Along with money and borders, “control of our trade” was one of the three concrete elements of the “take back control” slogan that won the EU referendum for Leave. As the UK reclaims a fully independent trade policy after 48 years of a customs union with Europe, it must decide how to use it.

The new era has started less than smoothly. Even with unusually low trade volumes thanks to stockpiling, UK businesses from seafood exporters to retail distribution hubs are struggling with new customs bureaucracy, regulatory checks, and rules of origin. That is despite the UK’s trade accord with the EU that maintains zero tariffs and quotas on all goods trade, without which things would be much worse.

Britain has rolled over many of its existing trade preferences with other countries. But as it assumes its trade policy independence, the nature of its EU deal leaves it facing new and unsatisfactory barriers to trade with Europe — roughly half the total — especially in services. EU equities trading emigrated to the continent on day one.

The insurmountable fact of Britain’s trading future, moreover, is that the EU will remain the UK’s biggest and closest market by far. Any sensible trade policy must take that as a starting point. A high priority must be to build on December’s thin deal, and seek over time to reduce the frictions it introduced — through add-on agreements on trade facilitation and market access. New trade deals with other partners must be weighed against a principle of “do no harm” to European trade.

Much can still be achieved with a smart independent trade policy. For conventional trade barriers — tariffs and quotas — the UK should pursue the maximum liberalisation it can reciprocally agree with potential partners. (Companies trading with Europe must now comply with rules of origin in any case, so there is no further trade-off there.) But these gains are limited: tariffs and quotas are not the big barriers to trade they once were, except in a few sectors such as agriculture and the carmaking supply chain.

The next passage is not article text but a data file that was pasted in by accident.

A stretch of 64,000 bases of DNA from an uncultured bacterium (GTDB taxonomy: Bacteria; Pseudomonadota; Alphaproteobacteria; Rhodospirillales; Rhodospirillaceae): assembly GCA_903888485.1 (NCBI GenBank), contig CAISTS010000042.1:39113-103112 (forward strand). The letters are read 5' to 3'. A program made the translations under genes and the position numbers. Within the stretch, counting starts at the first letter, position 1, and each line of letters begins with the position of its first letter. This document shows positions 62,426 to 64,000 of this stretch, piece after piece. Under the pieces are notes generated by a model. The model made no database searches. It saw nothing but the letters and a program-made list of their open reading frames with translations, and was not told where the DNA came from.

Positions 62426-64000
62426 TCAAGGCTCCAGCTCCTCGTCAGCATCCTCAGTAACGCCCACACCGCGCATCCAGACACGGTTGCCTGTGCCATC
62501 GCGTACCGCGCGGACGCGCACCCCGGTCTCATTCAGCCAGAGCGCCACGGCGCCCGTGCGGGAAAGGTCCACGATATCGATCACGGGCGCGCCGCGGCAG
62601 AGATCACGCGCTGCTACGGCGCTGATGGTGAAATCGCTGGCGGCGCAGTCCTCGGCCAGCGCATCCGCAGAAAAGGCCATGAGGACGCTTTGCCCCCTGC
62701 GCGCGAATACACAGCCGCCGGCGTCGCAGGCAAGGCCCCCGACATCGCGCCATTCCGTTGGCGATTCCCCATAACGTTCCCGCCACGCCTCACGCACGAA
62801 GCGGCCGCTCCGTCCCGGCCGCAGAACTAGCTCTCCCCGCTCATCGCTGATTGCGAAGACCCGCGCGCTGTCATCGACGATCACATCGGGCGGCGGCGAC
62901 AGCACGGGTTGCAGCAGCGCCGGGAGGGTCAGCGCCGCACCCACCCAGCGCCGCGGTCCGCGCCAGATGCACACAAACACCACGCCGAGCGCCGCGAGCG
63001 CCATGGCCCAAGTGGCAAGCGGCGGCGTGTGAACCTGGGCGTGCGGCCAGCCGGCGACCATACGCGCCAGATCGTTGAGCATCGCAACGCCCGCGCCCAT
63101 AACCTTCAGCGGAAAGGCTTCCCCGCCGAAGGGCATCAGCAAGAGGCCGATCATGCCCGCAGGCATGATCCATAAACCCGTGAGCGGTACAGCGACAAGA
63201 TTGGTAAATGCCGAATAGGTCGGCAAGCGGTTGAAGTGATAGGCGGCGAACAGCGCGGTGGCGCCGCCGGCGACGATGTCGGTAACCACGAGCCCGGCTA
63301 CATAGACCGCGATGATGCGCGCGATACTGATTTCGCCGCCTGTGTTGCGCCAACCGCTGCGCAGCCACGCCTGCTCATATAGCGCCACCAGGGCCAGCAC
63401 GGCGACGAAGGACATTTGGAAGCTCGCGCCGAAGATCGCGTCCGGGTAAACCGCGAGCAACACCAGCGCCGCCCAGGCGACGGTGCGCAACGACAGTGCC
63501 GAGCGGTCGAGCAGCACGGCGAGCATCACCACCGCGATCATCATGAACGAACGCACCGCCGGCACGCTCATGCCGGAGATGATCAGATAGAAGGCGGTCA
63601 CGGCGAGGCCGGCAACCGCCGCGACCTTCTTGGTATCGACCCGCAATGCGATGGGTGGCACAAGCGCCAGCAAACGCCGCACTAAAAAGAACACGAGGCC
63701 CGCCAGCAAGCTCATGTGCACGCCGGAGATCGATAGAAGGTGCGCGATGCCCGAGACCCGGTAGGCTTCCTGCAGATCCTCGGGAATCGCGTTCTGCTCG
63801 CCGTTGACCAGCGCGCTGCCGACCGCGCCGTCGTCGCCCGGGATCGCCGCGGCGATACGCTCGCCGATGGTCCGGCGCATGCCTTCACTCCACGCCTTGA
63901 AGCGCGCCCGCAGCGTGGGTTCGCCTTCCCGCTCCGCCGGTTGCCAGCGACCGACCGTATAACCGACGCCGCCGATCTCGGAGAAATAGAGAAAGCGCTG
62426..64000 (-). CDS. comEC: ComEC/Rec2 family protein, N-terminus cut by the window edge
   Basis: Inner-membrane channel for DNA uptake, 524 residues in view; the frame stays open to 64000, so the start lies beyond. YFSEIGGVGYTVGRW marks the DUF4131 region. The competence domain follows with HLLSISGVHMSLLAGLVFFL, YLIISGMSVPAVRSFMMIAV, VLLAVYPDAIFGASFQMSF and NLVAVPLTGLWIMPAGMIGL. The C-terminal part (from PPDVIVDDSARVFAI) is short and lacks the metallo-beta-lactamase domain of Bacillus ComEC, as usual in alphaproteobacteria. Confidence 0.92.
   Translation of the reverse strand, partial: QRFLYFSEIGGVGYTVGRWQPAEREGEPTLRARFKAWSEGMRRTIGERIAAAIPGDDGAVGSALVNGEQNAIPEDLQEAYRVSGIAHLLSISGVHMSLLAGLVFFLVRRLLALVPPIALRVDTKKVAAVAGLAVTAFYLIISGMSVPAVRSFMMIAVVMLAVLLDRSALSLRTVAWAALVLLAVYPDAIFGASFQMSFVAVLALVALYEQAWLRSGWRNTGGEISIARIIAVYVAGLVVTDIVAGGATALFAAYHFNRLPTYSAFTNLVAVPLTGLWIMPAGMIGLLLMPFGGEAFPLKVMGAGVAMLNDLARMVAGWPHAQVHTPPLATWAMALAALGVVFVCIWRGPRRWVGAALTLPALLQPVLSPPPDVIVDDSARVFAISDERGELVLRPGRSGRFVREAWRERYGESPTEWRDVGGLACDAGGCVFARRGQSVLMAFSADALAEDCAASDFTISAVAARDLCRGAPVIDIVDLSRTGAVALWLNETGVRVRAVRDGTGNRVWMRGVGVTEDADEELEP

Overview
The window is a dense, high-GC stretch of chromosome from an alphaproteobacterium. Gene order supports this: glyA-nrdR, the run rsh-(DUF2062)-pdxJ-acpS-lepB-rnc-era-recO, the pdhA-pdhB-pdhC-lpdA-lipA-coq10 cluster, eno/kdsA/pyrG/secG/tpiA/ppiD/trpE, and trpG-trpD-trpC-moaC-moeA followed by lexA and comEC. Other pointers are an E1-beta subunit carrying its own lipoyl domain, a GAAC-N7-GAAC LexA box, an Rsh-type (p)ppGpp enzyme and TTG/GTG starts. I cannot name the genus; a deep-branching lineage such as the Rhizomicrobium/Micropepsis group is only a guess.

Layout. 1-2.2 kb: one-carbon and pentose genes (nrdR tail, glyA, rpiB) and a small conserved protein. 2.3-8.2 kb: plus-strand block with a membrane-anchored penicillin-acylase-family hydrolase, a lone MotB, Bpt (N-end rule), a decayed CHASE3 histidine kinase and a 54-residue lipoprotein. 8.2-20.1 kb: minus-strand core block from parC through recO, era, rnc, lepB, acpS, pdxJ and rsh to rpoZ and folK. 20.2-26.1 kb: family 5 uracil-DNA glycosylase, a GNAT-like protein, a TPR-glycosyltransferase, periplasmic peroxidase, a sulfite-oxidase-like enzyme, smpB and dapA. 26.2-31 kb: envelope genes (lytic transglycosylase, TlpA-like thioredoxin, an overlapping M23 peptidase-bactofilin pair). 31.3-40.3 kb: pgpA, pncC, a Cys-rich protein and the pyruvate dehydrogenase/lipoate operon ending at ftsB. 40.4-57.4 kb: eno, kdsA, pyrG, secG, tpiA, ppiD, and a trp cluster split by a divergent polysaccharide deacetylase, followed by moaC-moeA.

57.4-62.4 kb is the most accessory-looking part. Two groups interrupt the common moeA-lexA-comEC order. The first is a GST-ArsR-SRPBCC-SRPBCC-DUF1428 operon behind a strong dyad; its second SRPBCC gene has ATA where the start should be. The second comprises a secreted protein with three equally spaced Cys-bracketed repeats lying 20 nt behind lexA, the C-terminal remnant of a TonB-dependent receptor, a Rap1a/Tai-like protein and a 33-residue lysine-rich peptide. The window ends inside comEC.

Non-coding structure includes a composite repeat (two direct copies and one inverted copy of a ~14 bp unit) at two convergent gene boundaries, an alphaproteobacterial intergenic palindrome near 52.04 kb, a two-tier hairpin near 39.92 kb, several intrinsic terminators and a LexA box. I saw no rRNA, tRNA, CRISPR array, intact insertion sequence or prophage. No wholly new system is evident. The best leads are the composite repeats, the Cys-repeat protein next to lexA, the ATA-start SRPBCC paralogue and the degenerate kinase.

With non-tariff barriers, priorities must be more carefully chosen. The UK will be free to accept other countries’ regulatory standards as good enough. But the more goods falling foul of EU standards are circulated, let alone produced, in the UK market, the greater the burden of border checks the EU can be expected to impose. Lowering non-tariff barriers to new trading partners may amount to raising them with Europe — and between Northern Ireland and Great Britain. And the December deal introduced a powerful mechanism for Brussels to withdraw trade privileges should British deregulation undercut EU businesses.

On services, the right choice will often be to hew closely enough to EU rules to secure “equivalence” judgments and gain market access. But not always. In particular, there is global appetite for a more liberal approach to digital trade than the EU’s. The UK is well placed to develop data trade models with Japan, New Zealand and other partners. But caution is needed: diverge too much and commercial data flows with the EU will suffer, once a six-month grace period expires.

The UK public may also not support trade deals that require deregulation or let trading partners undercut environmental or social standards. An essential element of a successful policy must be better domestic consultation so a national consensus can be built. A new trade agenda will produce winners and losers. Stakeholders and the public will only accept the consequences if their views on UK interests are taken into account. The post-Brexit trade agenda should be ambitious — but not rushed.